- Use a visual schedule and social story to teach that water play only happens at designated times, like during bath time. Keep repeating and reinforcing these rules.
- Provide a water table or sensory bins with water toys, like pouring cups, squirters, and plastic boats, for structured water play at appropriate times during the day.
- Use a physical barrier like closing the toilet lid or bathroom door to limit access when not using the toilet.
- Directly supervise bathroom time and calmly redirect them to wash hands and exit when finished using the toilet. Praise for following directions.
- Employ child locks on the toilet lid and tank if needed for safety, removing when you are able to monitor usage.
- Offer reinforcements like stickers or treats for using the toilet appropriately without playing in water.
- If flushing is rewarding, install a toilet flushing switch cover to discourage repeated flushing.
- Remain calm yet firm in enforcing rules. Explain consequences like taking away water toys if redirects do not work.
With preparation, structure, and rewards for appropriate toilet use, an autistic child can learn to resist the appealing draw of water play in the toilet. Redirection and supervision are key.
My child is afraid of having a bowel movement?
Here are some tips for helping an autistic child who is fearful of having bowel movements:
- Keep routines and usage of the toilet or potty chair consistent to build familiarity and comfort.
- Use visual schedules and social stories to explain what happens during bowel movements in an age-appropriate way.
- Validate their fears and provide reassurance that you are there to help them through it.
- Make sure diet includes plenty of fiber and fluids to prevent constipation, which can increase fear.
- Encourage child to relax on the toilet with calming sensory items like fidget toys or books. Go at their pace.
- Provide rewards like sticker charts or praise for small steps like sitting on the toilet or trying to go.
- Consider softening stool with stool softening laxatives if large/painful BMs have led to fear. Consult doctor first.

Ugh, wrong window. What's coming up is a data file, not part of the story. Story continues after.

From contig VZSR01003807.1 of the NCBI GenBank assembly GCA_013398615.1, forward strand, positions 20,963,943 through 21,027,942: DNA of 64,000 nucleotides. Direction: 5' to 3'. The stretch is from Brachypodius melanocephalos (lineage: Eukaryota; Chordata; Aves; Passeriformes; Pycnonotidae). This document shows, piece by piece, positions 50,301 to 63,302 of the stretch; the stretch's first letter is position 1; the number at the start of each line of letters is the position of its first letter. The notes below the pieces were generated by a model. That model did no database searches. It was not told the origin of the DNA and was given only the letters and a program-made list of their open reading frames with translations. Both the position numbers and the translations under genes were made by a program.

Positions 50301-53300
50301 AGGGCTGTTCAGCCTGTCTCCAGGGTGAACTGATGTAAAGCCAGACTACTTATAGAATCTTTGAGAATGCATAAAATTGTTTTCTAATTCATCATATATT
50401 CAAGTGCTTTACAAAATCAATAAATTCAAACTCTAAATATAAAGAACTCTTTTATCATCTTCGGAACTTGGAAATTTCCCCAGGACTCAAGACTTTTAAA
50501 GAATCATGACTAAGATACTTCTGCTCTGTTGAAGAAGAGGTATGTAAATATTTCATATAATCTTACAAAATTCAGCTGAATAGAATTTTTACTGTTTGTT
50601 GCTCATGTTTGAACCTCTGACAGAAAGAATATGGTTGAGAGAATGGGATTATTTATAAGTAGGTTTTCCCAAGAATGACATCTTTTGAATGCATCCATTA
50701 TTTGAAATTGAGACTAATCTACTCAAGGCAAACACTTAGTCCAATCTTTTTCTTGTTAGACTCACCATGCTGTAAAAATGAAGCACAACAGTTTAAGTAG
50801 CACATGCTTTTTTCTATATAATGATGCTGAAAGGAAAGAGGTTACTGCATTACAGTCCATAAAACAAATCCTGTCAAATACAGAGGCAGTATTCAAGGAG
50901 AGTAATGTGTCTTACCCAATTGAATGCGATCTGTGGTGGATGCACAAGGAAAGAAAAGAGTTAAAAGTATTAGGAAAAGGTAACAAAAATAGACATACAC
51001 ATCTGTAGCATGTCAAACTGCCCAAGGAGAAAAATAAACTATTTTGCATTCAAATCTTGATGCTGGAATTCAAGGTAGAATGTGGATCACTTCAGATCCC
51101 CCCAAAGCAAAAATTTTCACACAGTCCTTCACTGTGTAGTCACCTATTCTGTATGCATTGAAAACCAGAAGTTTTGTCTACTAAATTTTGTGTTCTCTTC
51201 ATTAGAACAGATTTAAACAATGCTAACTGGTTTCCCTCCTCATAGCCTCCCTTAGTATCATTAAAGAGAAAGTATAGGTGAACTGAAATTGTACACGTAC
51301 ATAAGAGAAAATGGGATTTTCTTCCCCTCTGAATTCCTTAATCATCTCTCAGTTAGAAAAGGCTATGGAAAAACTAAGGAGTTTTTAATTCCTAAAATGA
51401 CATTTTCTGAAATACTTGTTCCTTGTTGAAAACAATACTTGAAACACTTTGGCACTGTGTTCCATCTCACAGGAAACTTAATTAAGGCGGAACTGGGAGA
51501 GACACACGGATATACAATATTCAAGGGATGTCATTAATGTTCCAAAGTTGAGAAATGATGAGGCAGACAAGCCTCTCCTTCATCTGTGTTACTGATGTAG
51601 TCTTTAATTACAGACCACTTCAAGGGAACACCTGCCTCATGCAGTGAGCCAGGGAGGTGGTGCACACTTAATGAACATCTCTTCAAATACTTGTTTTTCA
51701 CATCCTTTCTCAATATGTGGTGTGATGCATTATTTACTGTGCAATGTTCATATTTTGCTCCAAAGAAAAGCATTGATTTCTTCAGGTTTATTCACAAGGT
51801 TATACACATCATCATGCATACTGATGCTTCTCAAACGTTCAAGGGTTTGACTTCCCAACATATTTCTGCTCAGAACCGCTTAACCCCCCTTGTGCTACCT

- Allow child privacy during bowel movements but stay nearby for support and encouragement.
- Remind them to take deep breaths and relax their body. Do breathing exercises together.
- Make sure bathroom environment feels safe – nightlights, noise cancelling headphones if sounds trigger.
With preparation, patience and compassion around this common struggle, the child can overcome bowel movement fears over time. Celebrate all progress!
How ABA therapy can help potty train your autistic child
- Breaking down skills into small, manageable steps and teaching them systemically.
- Conducting a functional behavior assessment to understand the causes of accidents or resistance.
- Creating visual schedules, social stories and picture guides to model appropriate bathroom behavior.
- Using prompting and fading techniques to gradually shape successful toileting habits.
- Implementing shaping and chaining to build on small successes towards the goal of independent bathroom use.
- Collecting and analyzing data on accidents, sitting on toilet, etc to identify progress and areas needing improvement.
- Provide consistency across environments and caregivers. Frequent communication is key.
An ABA therapist can collaborate closely with parents to design a customized toilet training plan that sets the autistic child up for bathroom success.